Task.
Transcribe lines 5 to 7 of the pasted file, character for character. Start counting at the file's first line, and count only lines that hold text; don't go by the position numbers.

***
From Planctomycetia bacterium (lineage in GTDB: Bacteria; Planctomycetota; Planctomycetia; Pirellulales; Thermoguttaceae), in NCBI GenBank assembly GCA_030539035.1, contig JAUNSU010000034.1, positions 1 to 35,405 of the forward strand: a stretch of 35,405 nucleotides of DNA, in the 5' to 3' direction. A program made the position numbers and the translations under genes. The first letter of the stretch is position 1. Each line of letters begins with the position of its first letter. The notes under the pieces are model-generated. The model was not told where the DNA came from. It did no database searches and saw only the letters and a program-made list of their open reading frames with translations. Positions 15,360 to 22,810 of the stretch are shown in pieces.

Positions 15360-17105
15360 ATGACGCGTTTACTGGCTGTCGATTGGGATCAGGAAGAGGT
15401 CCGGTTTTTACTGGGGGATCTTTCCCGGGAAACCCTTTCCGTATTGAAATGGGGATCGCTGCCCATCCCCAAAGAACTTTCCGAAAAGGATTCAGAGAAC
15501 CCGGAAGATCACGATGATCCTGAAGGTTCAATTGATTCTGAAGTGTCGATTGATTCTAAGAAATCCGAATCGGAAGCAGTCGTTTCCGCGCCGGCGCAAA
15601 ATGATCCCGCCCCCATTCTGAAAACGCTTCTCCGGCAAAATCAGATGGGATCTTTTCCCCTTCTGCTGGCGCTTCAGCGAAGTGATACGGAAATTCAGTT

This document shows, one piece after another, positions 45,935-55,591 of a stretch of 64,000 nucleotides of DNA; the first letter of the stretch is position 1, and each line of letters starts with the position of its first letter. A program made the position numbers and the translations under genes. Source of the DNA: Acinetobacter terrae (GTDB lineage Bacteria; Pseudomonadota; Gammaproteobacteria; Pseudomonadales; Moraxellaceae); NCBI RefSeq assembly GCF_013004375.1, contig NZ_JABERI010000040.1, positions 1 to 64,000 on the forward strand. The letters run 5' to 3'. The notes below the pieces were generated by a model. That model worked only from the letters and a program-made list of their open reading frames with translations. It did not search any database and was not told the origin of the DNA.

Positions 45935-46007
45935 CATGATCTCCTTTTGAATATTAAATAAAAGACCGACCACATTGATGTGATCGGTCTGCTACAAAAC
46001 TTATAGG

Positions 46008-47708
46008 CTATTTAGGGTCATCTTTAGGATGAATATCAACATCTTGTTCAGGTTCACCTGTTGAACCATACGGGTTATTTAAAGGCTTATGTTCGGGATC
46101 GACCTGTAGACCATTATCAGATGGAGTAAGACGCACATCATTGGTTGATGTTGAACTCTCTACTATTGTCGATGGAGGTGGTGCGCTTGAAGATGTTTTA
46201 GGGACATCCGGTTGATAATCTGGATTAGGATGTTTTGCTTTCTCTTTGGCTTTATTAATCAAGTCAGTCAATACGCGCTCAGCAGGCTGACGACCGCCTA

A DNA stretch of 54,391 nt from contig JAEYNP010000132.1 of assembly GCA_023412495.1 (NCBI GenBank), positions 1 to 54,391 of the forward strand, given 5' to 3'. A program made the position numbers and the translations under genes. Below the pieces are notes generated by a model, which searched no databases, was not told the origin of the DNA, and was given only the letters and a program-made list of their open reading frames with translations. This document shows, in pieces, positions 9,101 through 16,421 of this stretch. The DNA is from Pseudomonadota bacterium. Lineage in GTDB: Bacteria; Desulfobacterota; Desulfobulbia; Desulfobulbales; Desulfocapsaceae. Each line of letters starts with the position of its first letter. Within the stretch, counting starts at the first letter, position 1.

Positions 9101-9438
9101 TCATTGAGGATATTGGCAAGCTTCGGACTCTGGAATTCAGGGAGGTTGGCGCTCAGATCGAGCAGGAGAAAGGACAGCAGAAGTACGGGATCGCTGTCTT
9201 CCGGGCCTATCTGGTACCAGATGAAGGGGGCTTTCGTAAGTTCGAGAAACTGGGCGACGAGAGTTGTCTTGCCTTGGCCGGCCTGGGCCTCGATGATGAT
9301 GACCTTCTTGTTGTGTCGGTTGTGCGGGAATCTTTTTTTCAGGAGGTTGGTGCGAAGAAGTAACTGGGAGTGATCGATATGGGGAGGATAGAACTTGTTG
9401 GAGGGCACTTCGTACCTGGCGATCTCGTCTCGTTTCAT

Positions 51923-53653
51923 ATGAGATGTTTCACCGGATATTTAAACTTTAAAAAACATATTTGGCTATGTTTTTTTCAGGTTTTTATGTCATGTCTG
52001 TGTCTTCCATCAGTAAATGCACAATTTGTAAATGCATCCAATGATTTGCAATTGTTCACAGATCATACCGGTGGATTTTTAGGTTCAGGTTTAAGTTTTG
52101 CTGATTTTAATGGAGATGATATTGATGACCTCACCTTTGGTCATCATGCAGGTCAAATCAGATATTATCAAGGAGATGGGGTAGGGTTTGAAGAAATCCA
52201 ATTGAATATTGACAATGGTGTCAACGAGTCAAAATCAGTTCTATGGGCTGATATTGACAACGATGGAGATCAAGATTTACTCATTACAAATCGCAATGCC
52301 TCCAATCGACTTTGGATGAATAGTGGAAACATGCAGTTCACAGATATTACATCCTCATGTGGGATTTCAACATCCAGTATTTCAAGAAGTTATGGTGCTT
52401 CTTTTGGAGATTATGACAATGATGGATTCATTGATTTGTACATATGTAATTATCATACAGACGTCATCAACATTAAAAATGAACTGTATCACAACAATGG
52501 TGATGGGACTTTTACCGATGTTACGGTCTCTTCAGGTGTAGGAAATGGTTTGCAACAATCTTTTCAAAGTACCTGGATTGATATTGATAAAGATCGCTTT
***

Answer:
15501 CCGGAAGATCACGATGATCCTGAAGGTTCAATTGATTCTGAAGTGTCGATTGATTCTAAGAAATCCGAATCGGAAGCAGTCGTTTCCGCGCCGGCGCAAA
15601 ATGATCCCGCCCCCATTCTGAAAACGCTTCTCCGGCAAAATCAGATGGGATCTTTTCCCCTTCTGCTGGCGCTTCAGCGAAGTGATACGGAAATTCAGTT

This document shows, one piece after another, positions 45,935-55,591 of a stretch of 64,000 nucleotides of DNA; the first letter of the stretch is position 1, and each line of letters starts with the position of its first letter. A program made the position numbers and the translations under genes. Source of the DNA: Acinetobacter terrae (GTDB lineage Bacteria; Pseudomonadota; Gammaproteobacteria; Pseudomonadales; Moraxellaceae); NCBI RefSeq assembly GCF_013004375.1, contig NZ_JABERI010000040.1, positions 1 to 64,000 on the forward strand. The letters run 5' to 3'. The notes below the pieces were generated by a model. That model worked only from the letters and a program-made list of their open reading frames with translations. It did not search any database and was not told the origin of the DNA.